The Raiders have lots of time in highlight reels, for various reasons. Recently many of those have been for the wrong reasons. The teams of lateÂ are in good company with theÂ butt fumble, Jim Marshall’s returned fumble to the wrong end zone, DeSeanÂ Jackson dropping the ballÂ an inch before theÂ goal line, and the Fail Mary.
But there is a large catalog in the Raiders’ vault that top the list of best moments in NFL history. The team is responsible for a bevy of plays that any football fan should be aware of.
The Sea of Hands
December 21, 1974 – The Oakland Raiders were facing the Miami Dolphins in the AFC Divisional game. The game was a back and forth contest that you would expect and hope to see in a playoff game. The Dolphins opened by running the kickoff back for a touchdown. Things were looking bleak for the Raiders early in the game but after a Ken Stabler interception to Dolphins defensive back Dick Anderson, Miami would take a hit in their secondary, when safety Jake Scott went out of the game with an injury. The Raiders’ defense did theirÂ job and forced Miami to punt. Stabler redeemed himself shortly after with a touchdown pass to Charlie Smith. That touchdown tied the game.
The second half was more of the same. Raiders scoring on their first possession, Miami coming back to take the lead again, and back and forth some more. Going into the 2:00 warning, the Raiders trailed 26-21. Ken Stabler drove the team down the field, a man on a mission. They used two of their three timeouts on that drive and ended up on Miami’s 8-yard line. After calling their final timeout, Stabler dropped back and set, hoping to hit his most reliable target, Fred Biletnikoff. But he was covered in the end zone. Stabler felt a force behind him as he wasÂ being pulled to the ground by Miami defensive end Vern Den Herder. Then he made history.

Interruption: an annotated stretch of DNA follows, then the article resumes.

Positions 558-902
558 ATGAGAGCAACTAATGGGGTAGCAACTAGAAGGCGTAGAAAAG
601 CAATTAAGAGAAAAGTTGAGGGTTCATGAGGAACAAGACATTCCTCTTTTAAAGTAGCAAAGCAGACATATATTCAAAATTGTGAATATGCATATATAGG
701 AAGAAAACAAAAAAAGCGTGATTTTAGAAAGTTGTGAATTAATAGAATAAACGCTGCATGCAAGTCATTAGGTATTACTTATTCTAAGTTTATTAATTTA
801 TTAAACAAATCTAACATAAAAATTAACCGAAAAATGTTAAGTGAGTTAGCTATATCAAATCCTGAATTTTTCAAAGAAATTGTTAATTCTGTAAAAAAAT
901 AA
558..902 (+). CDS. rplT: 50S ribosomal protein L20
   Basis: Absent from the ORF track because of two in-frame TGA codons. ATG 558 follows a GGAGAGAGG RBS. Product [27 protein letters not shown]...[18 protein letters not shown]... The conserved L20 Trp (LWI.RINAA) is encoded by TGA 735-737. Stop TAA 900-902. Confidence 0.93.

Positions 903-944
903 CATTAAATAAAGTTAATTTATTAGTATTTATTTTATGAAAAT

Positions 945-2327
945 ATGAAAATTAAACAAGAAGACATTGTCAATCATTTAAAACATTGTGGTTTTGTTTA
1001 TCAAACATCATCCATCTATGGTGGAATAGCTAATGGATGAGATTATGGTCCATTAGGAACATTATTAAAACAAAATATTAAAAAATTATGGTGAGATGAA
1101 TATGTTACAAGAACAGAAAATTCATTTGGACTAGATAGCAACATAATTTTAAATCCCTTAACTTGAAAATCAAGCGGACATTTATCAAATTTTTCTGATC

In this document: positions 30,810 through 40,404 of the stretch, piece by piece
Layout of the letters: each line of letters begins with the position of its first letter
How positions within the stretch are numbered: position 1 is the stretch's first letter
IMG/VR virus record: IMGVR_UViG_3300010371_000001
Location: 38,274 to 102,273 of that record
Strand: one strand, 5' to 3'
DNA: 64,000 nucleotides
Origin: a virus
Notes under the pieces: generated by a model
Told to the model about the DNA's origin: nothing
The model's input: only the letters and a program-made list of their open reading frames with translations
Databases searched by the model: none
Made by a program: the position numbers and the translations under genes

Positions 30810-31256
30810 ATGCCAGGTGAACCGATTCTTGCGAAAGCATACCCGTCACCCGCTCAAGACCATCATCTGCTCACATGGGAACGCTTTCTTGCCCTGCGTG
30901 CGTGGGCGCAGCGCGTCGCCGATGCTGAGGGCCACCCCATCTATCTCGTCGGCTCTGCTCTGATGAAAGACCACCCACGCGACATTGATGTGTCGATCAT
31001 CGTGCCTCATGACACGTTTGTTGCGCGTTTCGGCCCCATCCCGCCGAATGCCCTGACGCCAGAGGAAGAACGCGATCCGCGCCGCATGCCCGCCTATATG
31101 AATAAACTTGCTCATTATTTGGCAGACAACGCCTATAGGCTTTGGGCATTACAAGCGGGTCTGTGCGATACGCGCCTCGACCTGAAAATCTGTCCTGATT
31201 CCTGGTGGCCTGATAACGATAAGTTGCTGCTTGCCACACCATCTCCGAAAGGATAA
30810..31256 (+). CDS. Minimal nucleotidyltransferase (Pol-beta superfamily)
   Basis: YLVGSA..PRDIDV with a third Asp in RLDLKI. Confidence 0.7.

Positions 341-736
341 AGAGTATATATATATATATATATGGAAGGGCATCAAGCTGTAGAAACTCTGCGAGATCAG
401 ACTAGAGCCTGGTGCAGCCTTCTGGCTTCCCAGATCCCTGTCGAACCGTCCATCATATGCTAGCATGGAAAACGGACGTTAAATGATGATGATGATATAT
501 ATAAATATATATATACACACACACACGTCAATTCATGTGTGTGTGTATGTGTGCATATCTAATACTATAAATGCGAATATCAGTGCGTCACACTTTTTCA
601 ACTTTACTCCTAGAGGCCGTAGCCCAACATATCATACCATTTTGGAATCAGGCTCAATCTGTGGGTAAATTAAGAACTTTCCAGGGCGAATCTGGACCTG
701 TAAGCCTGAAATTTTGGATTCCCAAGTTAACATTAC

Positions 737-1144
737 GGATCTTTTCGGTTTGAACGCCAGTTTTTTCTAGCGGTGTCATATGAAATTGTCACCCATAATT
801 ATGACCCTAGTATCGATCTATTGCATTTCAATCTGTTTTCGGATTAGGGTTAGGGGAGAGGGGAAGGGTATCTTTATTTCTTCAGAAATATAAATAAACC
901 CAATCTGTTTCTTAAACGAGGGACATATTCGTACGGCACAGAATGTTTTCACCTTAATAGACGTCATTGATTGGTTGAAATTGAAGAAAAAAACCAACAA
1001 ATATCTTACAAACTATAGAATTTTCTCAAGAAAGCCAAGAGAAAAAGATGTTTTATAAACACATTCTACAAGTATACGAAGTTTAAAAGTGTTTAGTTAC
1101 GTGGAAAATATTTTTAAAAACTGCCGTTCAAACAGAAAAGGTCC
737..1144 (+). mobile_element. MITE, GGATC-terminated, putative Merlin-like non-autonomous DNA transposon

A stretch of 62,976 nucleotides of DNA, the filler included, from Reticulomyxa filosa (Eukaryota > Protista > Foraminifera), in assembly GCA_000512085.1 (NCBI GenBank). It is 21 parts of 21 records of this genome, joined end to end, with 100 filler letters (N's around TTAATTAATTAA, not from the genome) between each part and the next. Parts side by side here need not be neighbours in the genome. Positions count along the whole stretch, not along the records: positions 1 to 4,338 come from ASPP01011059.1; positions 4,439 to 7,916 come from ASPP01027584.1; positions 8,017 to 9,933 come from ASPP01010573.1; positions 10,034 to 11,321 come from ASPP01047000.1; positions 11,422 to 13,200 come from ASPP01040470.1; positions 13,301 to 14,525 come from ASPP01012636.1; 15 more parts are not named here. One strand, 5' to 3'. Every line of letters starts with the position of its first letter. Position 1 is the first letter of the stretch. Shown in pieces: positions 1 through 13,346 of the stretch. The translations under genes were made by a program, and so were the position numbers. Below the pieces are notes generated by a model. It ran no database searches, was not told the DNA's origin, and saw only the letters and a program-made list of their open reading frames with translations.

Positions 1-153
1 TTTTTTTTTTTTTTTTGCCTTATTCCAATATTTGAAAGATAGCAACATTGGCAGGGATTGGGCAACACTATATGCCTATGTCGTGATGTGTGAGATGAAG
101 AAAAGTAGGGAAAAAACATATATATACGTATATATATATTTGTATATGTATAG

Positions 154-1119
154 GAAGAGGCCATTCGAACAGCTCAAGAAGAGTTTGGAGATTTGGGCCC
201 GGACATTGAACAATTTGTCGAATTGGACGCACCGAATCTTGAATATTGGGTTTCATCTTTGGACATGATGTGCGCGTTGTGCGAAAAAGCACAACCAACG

With the game on the line, The Snake threw a blind pass through the Sea of Hands floatingÂ in the end zone. Everyone held their breath to see who came up with it. Running back Clarence Davis did the unthinkable and beat three Miami defenders to come down with the ball and survived a nasty late hit by Manny Fernandez. The Raiders were awarded the touchdown to take the lead 28-26.
With 0:21 left on the clock, the Dolphins were desperate to make a miracle drive to win the game. The effort would be cut short, as Bob Griese threw an interception to the Raiders’ linebacker Phil “Foo” Villapiano to wrap up the game.
The game was so highlyÂ anticipated that it was dubbed Super Bowl 8 1/2 by broadcasters and analysts. Miami had been to three straight Super Bowls, and the Raiders had been in five of the previous seven AFC Championship games. It was a battle of titans that ended in the collapse of oneÂ dynasty and the ascent of another. No matter how important the entire game was, that last play by Ken Stabler is what endures. It will always be the Sea of Hands.
Up Next: Holy Rolling to Infamy
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